Tunisian border closure: Shops shut down and jobs lost

Months after the closure of Ras Jedir, Tunisia’s main border crossing with Libya, the desert town of Ben Guerdane is facing an economic crisis. 

The once-thriving hub of informal trade now sees shuttered shops and soaring unemployment, leaving merchants struggling to survive.

The closure, which began in March 2024 following clashes between armed groups and Libyan security forces, has choked off the lifeblood of the region. 

Ras Jedir served as a major channel for informal trade, particularly for goods like car parts, appliances, and clothing. 

However, the most significant impact lies in the smuggling of heavily subsidized Libyan petrol, which was sold at half the price in Tunisia.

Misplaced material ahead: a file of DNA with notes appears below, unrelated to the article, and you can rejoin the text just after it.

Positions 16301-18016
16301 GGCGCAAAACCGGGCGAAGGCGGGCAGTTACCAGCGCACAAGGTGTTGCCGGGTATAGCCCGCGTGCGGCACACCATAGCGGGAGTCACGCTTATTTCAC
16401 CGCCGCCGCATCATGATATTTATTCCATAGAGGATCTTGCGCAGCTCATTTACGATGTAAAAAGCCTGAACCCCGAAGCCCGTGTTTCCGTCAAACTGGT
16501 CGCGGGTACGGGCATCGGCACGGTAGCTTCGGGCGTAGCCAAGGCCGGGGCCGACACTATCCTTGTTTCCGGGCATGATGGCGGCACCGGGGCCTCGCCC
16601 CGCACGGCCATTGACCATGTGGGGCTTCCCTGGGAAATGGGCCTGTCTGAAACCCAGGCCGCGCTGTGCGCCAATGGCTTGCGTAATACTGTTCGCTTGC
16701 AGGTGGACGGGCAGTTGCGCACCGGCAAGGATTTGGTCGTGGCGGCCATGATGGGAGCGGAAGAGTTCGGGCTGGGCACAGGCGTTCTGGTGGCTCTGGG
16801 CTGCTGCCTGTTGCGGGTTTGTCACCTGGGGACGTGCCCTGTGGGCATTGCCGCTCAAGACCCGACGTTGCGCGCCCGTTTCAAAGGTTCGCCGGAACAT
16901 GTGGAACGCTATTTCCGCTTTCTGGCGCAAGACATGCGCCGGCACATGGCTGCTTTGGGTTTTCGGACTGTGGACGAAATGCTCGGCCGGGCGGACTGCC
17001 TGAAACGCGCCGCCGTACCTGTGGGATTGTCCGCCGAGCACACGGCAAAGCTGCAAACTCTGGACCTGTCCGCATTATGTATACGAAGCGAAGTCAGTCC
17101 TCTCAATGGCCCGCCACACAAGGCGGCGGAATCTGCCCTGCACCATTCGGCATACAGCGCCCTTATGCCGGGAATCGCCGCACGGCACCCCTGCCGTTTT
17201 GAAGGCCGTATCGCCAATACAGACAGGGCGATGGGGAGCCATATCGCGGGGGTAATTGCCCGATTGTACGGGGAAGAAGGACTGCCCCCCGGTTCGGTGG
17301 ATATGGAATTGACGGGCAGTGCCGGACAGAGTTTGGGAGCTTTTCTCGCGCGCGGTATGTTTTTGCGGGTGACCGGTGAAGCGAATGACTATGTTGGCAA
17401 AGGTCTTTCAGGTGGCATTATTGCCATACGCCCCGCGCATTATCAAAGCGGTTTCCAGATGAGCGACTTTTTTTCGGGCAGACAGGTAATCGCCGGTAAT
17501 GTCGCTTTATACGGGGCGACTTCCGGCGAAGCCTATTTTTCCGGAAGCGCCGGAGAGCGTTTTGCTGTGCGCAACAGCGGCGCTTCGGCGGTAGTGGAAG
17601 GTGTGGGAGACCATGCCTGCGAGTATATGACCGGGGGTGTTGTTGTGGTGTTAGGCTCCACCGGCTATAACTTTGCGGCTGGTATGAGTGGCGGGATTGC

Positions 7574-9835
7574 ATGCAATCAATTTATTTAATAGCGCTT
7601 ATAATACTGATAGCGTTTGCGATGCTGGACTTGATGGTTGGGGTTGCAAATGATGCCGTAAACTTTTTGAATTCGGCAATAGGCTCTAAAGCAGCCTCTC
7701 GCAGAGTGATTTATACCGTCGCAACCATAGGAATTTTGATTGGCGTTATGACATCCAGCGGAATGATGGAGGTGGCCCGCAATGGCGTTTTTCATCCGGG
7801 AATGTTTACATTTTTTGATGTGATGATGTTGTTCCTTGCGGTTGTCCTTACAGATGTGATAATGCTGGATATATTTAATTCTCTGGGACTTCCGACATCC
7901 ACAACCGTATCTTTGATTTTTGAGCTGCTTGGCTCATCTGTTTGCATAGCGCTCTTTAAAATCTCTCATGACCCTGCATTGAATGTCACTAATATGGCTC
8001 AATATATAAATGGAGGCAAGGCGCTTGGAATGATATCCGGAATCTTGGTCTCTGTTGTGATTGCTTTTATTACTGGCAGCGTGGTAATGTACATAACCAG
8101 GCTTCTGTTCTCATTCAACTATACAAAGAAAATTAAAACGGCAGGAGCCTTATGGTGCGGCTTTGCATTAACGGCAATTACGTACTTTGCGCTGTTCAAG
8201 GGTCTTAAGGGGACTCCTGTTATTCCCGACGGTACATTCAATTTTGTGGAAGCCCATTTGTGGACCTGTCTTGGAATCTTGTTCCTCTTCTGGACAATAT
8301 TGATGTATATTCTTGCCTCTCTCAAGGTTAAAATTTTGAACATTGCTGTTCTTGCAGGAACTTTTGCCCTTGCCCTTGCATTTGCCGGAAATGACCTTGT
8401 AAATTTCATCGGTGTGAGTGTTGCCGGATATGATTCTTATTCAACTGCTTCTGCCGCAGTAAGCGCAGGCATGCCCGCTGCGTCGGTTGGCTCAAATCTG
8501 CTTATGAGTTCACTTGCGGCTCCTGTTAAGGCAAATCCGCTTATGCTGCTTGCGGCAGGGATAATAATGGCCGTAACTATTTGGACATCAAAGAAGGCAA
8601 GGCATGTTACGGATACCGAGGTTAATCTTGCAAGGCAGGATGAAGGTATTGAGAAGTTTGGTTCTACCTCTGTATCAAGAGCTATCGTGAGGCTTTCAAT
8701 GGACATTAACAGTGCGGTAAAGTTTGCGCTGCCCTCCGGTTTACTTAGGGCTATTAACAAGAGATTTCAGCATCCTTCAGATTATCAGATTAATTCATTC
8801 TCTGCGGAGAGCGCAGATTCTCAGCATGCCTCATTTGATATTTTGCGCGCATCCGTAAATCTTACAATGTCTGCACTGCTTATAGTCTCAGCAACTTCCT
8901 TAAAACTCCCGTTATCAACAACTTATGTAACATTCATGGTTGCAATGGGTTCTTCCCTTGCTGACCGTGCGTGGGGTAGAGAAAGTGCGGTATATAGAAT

Abdallah Chniter, a local merchant, paints a grim picture: “All shops are closed,” he says, his own business among the casualties. 

Mounir Gzam, head of a Tunisian-Libyan business association, estimates the closure has impacted around 50,000 merchants and their families, leaving them unemployed.

This economic downturn comes on top of existing challenges. Southern Tunisia already grapples with unemployment rates exceeding 20%, significantly higher than the national average. 

The closure further disrupts summer tourism, with Ben Guerdane typically benefiting from Libyan visitors seeking getaways on Djerba island.

Libyan authorities have repeatedly announced plans to reopen Ras Jedir, only to delay them, fueling frustration among Ben Guerdane residents. 

In 2023 alone, over 3.4 million travelers crossed the border, highlighting its importance to both nations.

The future remains uncertain for Ben Guerdane. 

With the border crossing closed indefinitely, the town’s economic recovery hinges on a swift resolution and the resumption of cross-border trade.

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